Learn

Sometimes, we want to group by more than one column. We can easily do this by passing a list of column names into the `groupby` method.

Imagine that we run a chain of stores and have data about the number of sales at different locations on different days:

Location Date Day of Week Total Sales
West Village February 1 W 400
West Village February 2 Th 450
Chelsea February 1 W 375
Chelsea February 2 Th 390

We suspect that sales are different at different locations on different days of the week. In order to test this hypothesis, we could calculate the average sales for each store on each day of the week across multiple months. The code would look like this:

``df.groupby(['Location', 'Day of Week'])['Total Sales'].mean().reset_index()``

The results might look something like this:

Location Day of Week Total Sales
Chelsea M 402.50
Chelsea Tu 422.75
Chelsea W 452.00
West Village M 390
West Village Tu 400

### Instructions

1.

At ShoeFly.com, our Purchasing team thinks that certain `shoe_type`/`shoe_color` combinations are particularly popular this year (for example, blue ballet flats are all the rage in Paris).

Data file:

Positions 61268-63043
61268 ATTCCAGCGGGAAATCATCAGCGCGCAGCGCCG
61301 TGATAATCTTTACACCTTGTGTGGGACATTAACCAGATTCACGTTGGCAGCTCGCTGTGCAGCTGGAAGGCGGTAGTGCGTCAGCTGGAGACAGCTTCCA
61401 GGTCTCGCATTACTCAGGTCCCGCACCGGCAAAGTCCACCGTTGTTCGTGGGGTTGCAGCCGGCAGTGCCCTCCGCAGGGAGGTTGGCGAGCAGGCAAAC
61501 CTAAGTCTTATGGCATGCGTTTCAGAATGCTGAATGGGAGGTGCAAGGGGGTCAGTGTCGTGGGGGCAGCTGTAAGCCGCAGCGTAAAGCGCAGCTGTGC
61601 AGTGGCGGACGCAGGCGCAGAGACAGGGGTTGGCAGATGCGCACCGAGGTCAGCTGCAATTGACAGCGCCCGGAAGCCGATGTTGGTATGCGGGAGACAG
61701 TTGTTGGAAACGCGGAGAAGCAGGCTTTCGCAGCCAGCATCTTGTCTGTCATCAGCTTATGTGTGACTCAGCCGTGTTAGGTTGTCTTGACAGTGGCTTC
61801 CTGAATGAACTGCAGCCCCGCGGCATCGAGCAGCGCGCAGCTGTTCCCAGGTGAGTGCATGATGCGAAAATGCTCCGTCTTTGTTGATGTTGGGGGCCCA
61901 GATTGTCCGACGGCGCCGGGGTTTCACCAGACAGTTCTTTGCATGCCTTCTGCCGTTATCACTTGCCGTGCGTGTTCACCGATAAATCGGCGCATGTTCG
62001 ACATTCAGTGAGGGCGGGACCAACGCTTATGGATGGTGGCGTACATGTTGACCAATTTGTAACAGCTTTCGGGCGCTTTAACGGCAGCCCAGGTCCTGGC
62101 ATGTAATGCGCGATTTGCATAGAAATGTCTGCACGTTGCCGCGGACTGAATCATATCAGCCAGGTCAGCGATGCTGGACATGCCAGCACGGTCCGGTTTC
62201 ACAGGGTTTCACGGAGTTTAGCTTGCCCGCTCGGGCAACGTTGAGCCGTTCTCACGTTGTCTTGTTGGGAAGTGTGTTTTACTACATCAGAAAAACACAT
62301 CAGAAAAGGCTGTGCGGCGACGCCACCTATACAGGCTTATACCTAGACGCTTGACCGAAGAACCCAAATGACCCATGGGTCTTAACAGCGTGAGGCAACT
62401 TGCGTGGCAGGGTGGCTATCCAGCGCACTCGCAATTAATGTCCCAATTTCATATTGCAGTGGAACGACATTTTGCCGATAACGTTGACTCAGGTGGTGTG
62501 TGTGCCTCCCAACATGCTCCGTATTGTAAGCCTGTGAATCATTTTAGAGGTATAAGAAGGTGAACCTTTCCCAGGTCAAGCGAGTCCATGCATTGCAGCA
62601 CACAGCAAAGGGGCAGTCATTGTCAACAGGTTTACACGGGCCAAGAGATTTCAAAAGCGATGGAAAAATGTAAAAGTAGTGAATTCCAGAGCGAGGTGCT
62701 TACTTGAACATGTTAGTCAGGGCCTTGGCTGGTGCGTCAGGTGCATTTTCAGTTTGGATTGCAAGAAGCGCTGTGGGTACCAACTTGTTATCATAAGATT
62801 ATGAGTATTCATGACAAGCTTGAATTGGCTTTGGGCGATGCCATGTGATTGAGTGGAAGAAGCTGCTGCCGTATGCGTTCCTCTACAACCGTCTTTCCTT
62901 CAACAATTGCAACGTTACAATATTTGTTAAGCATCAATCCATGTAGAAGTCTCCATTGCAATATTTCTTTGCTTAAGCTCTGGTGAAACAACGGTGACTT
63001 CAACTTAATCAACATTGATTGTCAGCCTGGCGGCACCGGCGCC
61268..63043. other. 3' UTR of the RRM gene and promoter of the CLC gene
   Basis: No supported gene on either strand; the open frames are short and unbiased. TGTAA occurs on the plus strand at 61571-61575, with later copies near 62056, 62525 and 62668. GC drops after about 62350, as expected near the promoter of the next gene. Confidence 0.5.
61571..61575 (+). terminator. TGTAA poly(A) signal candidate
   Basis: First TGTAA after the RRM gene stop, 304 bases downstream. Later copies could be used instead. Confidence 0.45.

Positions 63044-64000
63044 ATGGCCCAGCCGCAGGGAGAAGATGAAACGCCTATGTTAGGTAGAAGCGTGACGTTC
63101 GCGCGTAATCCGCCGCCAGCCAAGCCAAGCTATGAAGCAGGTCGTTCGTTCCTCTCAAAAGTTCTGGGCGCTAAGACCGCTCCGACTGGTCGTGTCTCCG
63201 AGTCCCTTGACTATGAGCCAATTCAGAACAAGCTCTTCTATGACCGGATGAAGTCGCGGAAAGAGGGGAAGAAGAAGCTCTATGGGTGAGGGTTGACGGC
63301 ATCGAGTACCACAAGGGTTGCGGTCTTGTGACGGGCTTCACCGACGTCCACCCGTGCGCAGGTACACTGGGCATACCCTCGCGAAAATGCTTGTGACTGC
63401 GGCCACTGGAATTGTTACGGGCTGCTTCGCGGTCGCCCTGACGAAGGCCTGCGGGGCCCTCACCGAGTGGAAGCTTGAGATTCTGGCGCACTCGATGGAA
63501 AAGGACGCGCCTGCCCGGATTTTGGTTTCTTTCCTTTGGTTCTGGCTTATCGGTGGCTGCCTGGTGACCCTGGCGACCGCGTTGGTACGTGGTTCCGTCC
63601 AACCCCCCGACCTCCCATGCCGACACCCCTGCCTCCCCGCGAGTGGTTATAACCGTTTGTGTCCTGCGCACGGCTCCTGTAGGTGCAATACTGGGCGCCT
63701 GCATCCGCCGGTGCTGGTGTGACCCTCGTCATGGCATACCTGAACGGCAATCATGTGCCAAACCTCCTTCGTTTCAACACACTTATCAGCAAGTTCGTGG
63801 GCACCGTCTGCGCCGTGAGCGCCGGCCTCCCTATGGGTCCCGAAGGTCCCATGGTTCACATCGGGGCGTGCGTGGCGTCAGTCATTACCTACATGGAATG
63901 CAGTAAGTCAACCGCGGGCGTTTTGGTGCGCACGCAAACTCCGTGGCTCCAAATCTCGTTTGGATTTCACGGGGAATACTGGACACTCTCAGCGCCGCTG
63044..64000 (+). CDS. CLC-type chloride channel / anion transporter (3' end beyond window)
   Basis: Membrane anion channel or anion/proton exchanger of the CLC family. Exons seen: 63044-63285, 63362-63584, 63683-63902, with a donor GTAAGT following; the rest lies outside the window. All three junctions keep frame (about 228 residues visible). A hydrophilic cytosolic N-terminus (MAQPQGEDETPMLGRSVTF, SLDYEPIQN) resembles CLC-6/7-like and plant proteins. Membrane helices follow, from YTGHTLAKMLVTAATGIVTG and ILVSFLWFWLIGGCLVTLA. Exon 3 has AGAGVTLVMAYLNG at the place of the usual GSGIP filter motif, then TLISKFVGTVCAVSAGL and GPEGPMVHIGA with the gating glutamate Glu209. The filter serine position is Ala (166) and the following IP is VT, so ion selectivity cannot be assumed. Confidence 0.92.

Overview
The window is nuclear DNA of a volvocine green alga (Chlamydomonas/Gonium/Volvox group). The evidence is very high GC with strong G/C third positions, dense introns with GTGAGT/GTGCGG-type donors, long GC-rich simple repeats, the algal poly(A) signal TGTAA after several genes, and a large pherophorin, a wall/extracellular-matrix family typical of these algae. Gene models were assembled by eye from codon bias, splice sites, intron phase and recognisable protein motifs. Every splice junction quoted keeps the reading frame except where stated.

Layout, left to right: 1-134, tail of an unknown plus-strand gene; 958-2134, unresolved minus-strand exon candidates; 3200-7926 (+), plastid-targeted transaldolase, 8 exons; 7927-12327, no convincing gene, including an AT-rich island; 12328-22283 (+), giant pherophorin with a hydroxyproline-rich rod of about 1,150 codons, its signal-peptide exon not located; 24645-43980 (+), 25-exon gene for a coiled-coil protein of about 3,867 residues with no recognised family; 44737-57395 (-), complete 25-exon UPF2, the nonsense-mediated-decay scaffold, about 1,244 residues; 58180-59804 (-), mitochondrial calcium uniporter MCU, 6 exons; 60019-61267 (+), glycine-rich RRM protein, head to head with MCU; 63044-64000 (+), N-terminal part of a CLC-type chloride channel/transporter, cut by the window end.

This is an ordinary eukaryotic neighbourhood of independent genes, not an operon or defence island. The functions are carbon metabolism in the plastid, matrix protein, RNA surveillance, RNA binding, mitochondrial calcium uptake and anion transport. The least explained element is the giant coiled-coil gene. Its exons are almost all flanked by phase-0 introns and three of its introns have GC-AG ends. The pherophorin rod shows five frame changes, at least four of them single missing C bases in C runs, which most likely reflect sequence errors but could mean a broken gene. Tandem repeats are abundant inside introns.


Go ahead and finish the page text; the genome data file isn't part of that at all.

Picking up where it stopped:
Create a DataFrame with the total number of shoes of each `shoe_type`/`shoe_color` combination purchased. Save it to the variable `shoe_counts`.

You should be able to do this using `groupby` and `count()`.

Note: When we’re using `count()`, it doesn’t really matter which column we perform the calculation on. You should use `id` in this example, but we would get the same answer if we used `shoe_type` or `last_name`.

Remember to use `reset_index()` at the end of your code!

2.

Display `shoe_counts` using `print`.